Pau Gasol. The best power forward in the NBA.
I mean, I know us followers of the League have known him to be good, and many times, he’d play very good. He certainly has been gifted. 7-feet tall, bulky enough for post play, but lithe enough to tip-toe around the basket. Sure, he played on some hopeful, but overmatched Memphis Grizzlies basketball teams. And when he helped the Los Angeles Lakers reach the NBA Finals, I think it’s safe to say that many of us felt he was a great stopgap for the absence of center Andrew Bynum; maybe we rationalized how he played as, “Well, the timing was right” or “His play was motivated by his disdain for the Grizzlies” or something to that effect. Maybe the clean cut look from his days in Espana and Tennessee fooled us first…and then the Don Quixote beard. But the best power forward in the League, Pau Gasol is? Surpassing the almighty Tim Duncan?
Yes he is. When he was talked up as the premier international prospect in 2001, late in my junior year of high school, I noticed. When he banged on Kevin Garnett as a rookie, I noticed. When he was busy playing all three frontcourt positions at various times for a woeful Grizzlies club, I took note. While Pau was getting his reputation bruised when observers would callously say that he was soft, despite never having a great partner in the post to share his load, I watched him on spot-up jumpers, athletic drives to the basket, and fearless finishes at the hoop. When he was scoring between 17 and 20 points per game and rebounding around 8 balls in Tennesseee, he wasn’t part of the in-crowd.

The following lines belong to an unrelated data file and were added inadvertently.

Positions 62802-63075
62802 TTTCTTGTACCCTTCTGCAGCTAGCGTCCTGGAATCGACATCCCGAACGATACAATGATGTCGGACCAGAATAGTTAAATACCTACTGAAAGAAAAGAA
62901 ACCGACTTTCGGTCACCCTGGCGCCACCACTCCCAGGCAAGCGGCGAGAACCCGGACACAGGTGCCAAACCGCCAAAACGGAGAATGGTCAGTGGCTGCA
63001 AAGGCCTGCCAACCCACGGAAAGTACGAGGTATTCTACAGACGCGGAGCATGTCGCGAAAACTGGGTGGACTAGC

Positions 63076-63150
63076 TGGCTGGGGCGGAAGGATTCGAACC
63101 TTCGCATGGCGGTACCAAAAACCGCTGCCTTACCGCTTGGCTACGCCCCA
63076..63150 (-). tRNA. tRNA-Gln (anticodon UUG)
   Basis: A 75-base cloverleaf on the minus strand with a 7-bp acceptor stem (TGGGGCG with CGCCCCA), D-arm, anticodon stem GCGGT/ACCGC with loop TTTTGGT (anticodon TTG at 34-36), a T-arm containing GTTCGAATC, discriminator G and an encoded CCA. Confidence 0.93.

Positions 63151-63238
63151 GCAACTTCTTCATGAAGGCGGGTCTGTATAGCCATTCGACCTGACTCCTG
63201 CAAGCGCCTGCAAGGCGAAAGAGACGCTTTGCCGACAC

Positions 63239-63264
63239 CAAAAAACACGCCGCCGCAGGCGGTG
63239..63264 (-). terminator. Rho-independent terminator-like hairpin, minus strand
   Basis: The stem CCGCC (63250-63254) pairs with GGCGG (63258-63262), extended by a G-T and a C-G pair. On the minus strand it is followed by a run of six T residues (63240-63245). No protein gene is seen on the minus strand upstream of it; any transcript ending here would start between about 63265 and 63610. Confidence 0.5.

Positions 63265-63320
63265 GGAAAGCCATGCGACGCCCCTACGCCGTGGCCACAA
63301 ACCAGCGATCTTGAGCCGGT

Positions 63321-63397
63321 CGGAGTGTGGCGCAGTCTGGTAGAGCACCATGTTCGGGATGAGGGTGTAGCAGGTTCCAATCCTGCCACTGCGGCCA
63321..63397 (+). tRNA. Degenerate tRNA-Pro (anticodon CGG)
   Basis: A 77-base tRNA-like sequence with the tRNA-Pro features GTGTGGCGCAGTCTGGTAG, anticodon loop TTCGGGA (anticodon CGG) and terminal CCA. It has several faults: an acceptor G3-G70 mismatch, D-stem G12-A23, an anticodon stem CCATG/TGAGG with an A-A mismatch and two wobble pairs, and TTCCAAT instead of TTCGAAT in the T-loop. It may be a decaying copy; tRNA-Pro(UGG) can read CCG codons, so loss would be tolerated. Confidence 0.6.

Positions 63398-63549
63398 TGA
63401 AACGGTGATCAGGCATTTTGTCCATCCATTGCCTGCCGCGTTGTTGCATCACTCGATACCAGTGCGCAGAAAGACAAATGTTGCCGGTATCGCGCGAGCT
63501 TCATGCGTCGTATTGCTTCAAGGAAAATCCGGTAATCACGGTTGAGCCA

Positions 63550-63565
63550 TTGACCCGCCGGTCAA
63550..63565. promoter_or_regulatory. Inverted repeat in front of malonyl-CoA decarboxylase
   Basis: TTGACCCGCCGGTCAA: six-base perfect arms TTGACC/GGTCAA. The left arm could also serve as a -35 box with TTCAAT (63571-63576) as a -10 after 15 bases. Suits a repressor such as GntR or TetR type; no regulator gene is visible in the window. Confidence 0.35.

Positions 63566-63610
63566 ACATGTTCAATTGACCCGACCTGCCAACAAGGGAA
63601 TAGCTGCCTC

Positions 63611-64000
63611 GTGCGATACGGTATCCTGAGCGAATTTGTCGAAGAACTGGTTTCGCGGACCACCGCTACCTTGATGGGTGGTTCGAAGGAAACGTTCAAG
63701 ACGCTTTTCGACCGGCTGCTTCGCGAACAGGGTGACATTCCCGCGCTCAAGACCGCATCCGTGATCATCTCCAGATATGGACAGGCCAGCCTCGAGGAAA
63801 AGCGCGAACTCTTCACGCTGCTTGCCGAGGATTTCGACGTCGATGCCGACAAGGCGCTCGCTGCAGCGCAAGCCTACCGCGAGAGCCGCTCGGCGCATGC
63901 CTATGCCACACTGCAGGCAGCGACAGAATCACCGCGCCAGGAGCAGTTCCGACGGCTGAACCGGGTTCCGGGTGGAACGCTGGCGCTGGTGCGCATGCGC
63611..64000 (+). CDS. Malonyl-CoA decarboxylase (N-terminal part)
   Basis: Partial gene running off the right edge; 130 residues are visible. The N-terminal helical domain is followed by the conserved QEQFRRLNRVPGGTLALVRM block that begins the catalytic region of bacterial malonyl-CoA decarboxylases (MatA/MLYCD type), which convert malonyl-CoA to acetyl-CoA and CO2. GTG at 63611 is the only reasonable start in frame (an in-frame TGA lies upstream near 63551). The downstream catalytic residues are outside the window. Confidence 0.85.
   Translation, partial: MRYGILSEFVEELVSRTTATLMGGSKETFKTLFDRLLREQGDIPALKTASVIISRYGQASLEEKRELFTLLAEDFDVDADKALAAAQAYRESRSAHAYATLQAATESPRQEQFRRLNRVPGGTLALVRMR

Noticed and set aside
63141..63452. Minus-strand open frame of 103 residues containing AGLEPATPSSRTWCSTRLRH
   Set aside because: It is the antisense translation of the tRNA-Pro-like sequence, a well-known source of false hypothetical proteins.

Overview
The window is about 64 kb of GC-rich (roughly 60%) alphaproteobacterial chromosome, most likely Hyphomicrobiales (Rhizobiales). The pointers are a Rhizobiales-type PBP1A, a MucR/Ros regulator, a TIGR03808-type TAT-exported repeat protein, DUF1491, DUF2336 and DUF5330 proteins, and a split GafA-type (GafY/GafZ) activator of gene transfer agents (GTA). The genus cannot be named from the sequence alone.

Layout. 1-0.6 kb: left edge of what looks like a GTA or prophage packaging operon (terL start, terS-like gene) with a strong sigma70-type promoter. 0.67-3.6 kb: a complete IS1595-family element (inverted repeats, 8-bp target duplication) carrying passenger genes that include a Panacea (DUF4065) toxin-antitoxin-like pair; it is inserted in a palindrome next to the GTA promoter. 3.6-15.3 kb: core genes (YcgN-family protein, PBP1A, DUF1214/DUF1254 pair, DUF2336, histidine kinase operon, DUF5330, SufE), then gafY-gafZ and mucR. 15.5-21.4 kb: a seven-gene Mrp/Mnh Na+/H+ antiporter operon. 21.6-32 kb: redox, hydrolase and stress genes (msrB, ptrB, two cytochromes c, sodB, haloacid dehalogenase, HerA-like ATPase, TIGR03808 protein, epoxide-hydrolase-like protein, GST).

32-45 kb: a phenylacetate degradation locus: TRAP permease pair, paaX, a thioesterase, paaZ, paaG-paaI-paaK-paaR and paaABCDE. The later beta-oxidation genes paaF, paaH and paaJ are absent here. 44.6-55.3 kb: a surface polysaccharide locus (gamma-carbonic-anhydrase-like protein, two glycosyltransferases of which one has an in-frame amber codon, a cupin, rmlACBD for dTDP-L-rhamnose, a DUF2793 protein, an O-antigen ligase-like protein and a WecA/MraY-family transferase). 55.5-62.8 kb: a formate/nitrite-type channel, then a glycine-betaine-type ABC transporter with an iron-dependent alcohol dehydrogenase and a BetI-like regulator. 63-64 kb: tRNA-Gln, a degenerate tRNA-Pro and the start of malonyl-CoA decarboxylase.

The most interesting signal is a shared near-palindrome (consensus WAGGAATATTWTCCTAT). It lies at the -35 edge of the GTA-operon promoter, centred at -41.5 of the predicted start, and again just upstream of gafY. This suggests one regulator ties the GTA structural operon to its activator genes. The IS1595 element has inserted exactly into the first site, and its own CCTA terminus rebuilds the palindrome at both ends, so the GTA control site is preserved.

But then he went to Los Angeles, and we should know the story. Kobe Bryant is going to always get the praise, and Pau needed Kobe…but Kobe needed Pau immensely. Oh, the soft Spaniard with all those post moves? The one who was begging for his electric? He was quickly supplanting his rivals as the fiercest big man in whatever town he chose to visit, and now he’s a champion twice by great fortune and chance. He is the fiercest big man in the game now. Pau is not going to patronize his opponents, he’s not going to settle as being merely a talented scorer, and he’s unafraid.
Timmy D has declined, putting in legendary work for the past 13 years (now going on 14 years).
KG has maximized his time and is trying to put things back together in a knee that may or may not comply with his desires.
Amar’e is busy being Amar’e, in New York of all places, and while he was one time an heir in receiving the post player’s crown, he’s since settled for being an offense-first, defense-somewhere-else kind of guy.
In the meantime, our hero Pau has maximized his presence. Remember how some of his critics in Memphis said he didn’t dominate enough, or implied that he was too skilled for his own good, maybe a little too fundamental for people’s taste? Well, he’s killing people with his skills on-court; the passing, the nimble footwork on too-fast-for-you spin moves, the high-post J, the low-post J, awkward-angled dunks on fastbreaks and defensive breakdowns, the charges, the blocks from both the strong side and weak side? He’s better served today, and his career 19 and 9 don’t tell his story quite as well. He was the silent Rodney Dangerfield in the old South, but he’s could be singing his best renditions of Aretha Franklin classics, if he so chose–but that’s not Pau.
Pau’s a winner, and a worldwide winner at that.
And winning is fundamental.
|SLAMonline TOP 50 PLAYERS||OVERALL RANK||POSITION RANK|
• Rankings are based solely on projected ’10-11 performance.
• Contributors to this list include: Jeremy Bauman, Maurice Bobb, Erildas Budraitis, Sean Ceglinsky, Ben Collins, Bryan Crawford, Sandy Dover, Adam Figman, Manny Maduakolam, Eddie Maisonet, Ryne Nelson, Doobie Okon, Ben Osborne, Charles Peach, Branden Peters, Quinn Peterson, David Schnur, Todd Spehr, Kyle Stack, Adam Sweeney, Dennis Tarwood, Tracy Weissenberg, Lang Whitaker, Eric Woodyard, and Nima Zarrabi.
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